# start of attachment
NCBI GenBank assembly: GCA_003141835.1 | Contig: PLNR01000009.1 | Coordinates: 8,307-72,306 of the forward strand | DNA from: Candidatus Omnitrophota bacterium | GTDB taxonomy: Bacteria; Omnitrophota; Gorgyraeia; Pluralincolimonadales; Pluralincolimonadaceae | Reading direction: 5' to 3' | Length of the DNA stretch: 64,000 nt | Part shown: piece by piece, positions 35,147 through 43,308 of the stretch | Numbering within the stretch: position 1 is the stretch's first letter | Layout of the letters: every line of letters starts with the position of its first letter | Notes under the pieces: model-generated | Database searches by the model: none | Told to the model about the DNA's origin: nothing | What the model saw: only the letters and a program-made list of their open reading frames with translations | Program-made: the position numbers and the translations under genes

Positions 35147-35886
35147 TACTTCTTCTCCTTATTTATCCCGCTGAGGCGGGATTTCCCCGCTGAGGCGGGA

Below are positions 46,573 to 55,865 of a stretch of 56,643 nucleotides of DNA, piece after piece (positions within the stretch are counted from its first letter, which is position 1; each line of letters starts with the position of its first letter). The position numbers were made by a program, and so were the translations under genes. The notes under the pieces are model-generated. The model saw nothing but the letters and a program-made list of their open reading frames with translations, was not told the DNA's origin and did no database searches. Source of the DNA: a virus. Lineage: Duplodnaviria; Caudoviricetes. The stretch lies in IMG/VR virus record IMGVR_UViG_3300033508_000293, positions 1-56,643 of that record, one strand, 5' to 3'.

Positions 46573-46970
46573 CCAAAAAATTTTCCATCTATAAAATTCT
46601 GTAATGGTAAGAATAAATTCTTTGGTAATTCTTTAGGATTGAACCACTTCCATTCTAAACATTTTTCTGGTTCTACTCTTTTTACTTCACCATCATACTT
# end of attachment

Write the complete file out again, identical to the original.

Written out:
NCBI GenBank assembly: GCA_003141835.1 | Contig: PLNR01000009.1 | Coordinates: 8,307-72,306 of the forward strand | DNA from: Candidatus Omnitrophota bacterium | GTDB taxonomy: Bacteria; Omnitrophota; Gorgyraeia; Pluralincolimonadales; Pluralincolimonadaceae | Reading direction: 5' to 3' | Length of the DNA stretch: 64,000 nt | Part shown: piece by piece, positions 35,147 through 43,308 of the stretch | Numbering within the stretch: position 1 is the stretch's first letter | Layout of the letters: every line of letters starts with the position of its first letter | Notes under the pieces: model-generated | Database searches by the model: none | Told to the model about the DNA's origin: nothing | What the model saw: only the letters and a program-made list of their open reading frames with translations | Program-made: the position numbers and the translations under genes

Positions 35147-35886
35147 TACTTCTTCTCCTTATTTATCCCGCTGAGGCGGGATTTCCCCGCTGAGGCGGGA

Below are positions 46,573 to 55,865 of a stretch of 56,643 nucleotides of DNA, piece after piece (positions within the stretch are counted from its first letter, which is position 1; each line of letters starts with the position of its first letter). The position numbers were made by a program, and so were the translations under genes. The notes under the pieces are model-generated. The model saw nothing but the letters and a program-made list of their open reading frames with translations, was not told the DNA's origin and did no database searches. Source of the DNA: a virus. Lineage: Duplodnaviria; Caudoviricetes. The stretch lies in IMG/VR virus record IMGVR_UViG_3300033508_000293, positions 1-56,643 of that record, one strand, 5' to 3'.

Positions 46573-46970
46573 CCAAAAAATTTTCCATCTATAAAATTCT
46601 GTAATGGTAAGAATAAATTCTTTGGTAATTCTTTAGGATTGAACCACTTCCATTCTAAACATTTTTCTGGTTCTACTCTTTTTACTTCACCATCATACTT